Vice was once a humble magazine about doing heroin and having sex (on heroin). Now, Vice is a global multimedia company, partly owned by Fox, valued at $1.4 billion. Vice is so successful that it no longer needs to exist.
On Friday, news broke that 21st Century Fox, which was recently spun off from News Corp, is sinking $70 million into Vice for a 5% stake in the company. That means the notional value of Vice as a whole is $1.4 billion. That means that Vice is worth about six times as much as the Washington Post, and just a wee bit less than the New York Times. If there was any doubt left, the counterculture has now become the establishment. There is now only one degree of separation between Rupert Murdoch and “The Meth-Fueled, Weeklong Orgies Ravaging London’s Gay-Sex Party Scene.”
[Was hard] news ever commercial?
Gerald J. Baldasty’s book, The Commercialization of News in the Nineteenth Century, makes a case clear as spring water that hard news has almost never been a mass commercial enterprise.
The American newspapers of the 1820s and early 1830s were creatures of political parties, edited by zealots. Essentially propaganda sheets, these newspapers were “devoted to winning elections,” as Baldasty wrote… Without newspapers, top political organizer Martin Van Buren once said, “we might as well hang our harps on willows.”
Political parties supported the papers financially, and when editors strayed from the party line into independence, the parties would dump their newspapers.
Politicians in Rajasthan speak about the growing trend in Indian newspapers to offer politicians favorable coverage for money. “A local paper offered me a package,” said a Rajasthan lawmaker. If he paid the amount of money that particular newspaper was demanding, he would get favorable coverage. If he declined to pay, the newspaper would slander him in its pages.
Vinay Sitapati, The New York Times. Hindi Paper Finds Success Going Hyperlocal.
FJP: Sketchy business model of its competitors aside, this is a fascinating profile of the Patrika newspaper group in India.
Rajasthan Patrika, which is printed in 33 main and 250 local editions has a readership of 14.6 million steadily grown since 1956 when its founder started the paper with a $8.30 loan. Yes, eight dollars and 30 cents.
Its growth has been attributed, in part, to focusing on the hyperlocal and going where other publishers have no reporters.
Rajasthan Patrika has not been accused of participating in the pay scheme indicated in the quote above.
Almost a year ago, New Orleans’ Times-Picayune cut staff, announced that it would stop publishing a daily newspaper in favor of three days a week and tired to pivot to digital first at NOLA.com.
A year into the process The Columbia Journalism Review calls strategic decisions made over the last 12 months a “rolling disaster" while the New York Times’ David Carr calls pretty much everything to do with the Picayune "a jaw-dropping blunder”.
But the Picayune isn’t done. Advance Publications, the paper’s owner, has announced the paper will be a paper. Again. Sort of. But in a different format. Probably because The Advocate, the Baton Rouge daily that’s just set up shop in New Orleans, is looking to eat the Picayune’s lunch.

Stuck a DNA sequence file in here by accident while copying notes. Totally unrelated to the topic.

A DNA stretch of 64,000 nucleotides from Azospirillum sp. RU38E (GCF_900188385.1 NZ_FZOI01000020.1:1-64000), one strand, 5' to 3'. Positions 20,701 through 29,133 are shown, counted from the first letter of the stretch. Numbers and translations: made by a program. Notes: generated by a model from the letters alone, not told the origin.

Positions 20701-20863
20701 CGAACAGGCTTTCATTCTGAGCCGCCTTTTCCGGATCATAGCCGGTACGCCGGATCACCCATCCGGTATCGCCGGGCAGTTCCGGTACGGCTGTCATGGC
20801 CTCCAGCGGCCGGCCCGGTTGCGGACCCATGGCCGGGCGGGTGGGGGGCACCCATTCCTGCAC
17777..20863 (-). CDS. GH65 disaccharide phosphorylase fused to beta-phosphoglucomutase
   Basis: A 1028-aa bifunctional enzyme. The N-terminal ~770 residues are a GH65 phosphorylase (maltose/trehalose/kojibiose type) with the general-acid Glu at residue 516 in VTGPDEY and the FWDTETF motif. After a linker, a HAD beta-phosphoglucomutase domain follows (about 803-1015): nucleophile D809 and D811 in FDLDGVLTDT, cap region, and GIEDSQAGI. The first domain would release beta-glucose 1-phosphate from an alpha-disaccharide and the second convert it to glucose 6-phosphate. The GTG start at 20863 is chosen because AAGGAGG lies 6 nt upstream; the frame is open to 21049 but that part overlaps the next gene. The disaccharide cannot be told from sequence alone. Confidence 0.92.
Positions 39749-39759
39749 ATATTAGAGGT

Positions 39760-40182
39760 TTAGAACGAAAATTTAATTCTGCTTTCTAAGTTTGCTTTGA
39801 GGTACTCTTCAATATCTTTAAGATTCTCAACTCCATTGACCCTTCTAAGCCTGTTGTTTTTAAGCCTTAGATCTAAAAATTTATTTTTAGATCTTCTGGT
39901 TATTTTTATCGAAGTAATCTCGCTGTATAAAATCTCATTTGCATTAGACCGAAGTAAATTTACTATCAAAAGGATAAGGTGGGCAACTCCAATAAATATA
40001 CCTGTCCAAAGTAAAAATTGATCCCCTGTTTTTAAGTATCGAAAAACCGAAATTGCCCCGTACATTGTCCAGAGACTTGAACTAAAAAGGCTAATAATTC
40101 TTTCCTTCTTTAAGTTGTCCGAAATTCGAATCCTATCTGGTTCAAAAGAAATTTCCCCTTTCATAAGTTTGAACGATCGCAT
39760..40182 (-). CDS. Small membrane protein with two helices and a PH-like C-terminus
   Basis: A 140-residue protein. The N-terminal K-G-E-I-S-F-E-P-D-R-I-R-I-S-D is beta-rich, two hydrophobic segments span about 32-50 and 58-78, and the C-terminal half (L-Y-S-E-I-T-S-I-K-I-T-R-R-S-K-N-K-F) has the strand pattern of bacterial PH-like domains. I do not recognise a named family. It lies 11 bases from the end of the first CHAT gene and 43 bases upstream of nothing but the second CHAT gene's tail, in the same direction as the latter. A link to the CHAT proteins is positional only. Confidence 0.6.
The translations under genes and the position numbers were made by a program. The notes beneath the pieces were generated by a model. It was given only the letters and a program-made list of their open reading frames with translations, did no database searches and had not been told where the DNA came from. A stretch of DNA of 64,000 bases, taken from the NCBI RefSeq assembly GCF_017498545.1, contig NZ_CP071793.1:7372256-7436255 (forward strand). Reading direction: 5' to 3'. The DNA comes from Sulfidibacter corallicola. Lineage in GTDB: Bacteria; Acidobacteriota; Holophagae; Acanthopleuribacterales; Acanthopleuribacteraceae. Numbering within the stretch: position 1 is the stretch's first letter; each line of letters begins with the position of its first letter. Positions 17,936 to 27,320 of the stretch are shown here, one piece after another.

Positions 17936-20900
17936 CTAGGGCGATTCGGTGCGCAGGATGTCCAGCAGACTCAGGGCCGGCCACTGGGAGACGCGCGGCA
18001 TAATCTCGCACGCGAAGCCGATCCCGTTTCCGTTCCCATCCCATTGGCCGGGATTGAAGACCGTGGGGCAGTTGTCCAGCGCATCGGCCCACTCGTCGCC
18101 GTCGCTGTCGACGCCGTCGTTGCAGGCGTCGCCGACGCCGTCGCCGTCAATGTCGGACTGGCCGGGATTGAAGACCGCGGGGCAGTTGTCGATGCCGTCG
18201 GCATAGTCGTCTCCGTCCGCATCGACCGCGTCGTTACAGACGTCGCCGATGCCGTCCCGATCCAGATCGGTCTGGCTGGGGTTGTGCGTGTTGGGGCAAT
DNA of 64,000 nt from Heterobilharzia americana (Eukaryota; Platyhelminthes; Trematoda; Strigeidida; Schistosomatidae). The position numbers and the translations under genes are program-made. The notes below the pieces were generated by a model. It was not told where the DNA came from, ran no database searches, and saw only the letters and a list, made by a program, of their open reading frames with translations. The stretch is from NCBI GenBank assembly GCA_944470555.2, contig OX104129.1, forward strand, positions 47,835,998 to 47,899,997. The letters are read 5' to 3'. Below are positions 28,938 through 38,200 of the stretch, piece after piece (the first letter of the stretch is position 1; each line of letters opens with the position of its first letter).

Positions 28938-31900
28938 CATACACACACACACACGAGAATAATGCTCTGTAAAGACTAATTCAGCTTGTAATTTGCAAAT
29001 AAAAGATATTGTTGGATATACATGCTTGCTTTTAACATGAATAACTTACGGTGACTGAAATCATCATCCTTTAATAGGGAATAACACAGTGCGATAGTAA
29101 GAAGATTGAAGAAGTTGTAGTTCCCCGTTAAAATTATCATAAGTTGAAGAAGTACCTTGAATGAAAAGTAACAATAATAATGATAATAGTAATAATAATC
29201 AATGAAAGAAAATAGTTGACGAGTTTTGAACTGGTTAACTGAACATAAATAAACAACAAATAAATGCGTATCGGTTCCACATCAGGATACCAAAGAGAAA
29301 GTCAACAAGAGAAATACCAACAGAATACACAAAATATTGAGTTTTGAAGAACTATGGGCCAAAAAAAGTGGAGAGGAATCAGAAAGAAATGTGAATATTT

David Carr tries to explain the Picayune’s return to print:
The new distribution plan is hard to explain, but I will do my best.
On Wednesdays, Fridays and Sundays, a broadsheet called The Times-Picayune will be available for home delivery and on the newsstands for 75 cents. On Mondays, Tuesdays and Thursdays, a tabloid called TPStreet will be available only on newsstands for 75 cents.
In addition, a special electronic edition of TPStreet will be available to the three-day subscribers of the home-delivered newspaper. On Saturdays, there will be early print editions of the Sunday Times-Picayune with some breaking news and some Sunday content.
There’s more, but you get the idea — or not. It’s an array of products, frequencies and approaches that is difficult to explain, much less market.
The move was clearly defensive, unveiled the day before John Georges, the new owner of The Advocate, announced that it would expand its incursion into New Orleans.
If that leaves you shaking your head, try this take by Kevin Allman at The Gambit:
The digitally-focused NOLA Media Group, which cut back print publication of The Times-Picayune to three days a week last year, continued to innovate today by announcing a new plan to print on the days it doesn’t produce a print product, bringing the company up to 7-day-a-week publication, according to an announcement by NOLA Media Group Vice President of Content Jim Amoss.
The report, which is not from The Onion, says the new product, to be called “TPStreet,” will launch this summer in newsboxes around the city and cost 75 cents, just like the daily paper, which it will not be, because it is more innovative than that…
…The innovative publication is in response to “a repeated request” from home-delivery subscribers to get a delivered daily paper, but it will not be home delivered, [President and Publisher Ricky] Mathews said.
So, The Advocate’s is trying to invade and the Picayune is playing oddball defense.
"Our hope is that we will be treated to an invigorating old-time press war between The Advocate and The Times-Picayune," Jed Horne, a former editor at The Times-Picayune tells Carr, “but of course, it could end up being two dinosaurs fighting over the last mud hole on an overheated planet.”
Let’s hope not.
Ebooks accounted for 22.55 percent, or nearly a quarter, of U.S. book publishers’ sales in 2012, according to a full-year report released by the Association of American Publishers Thursday. That’s up from 17 percent of sales in 2011 and 3 percent in 2009. Ebook growth continued to plateau, however, suggesting that the industry is maturing.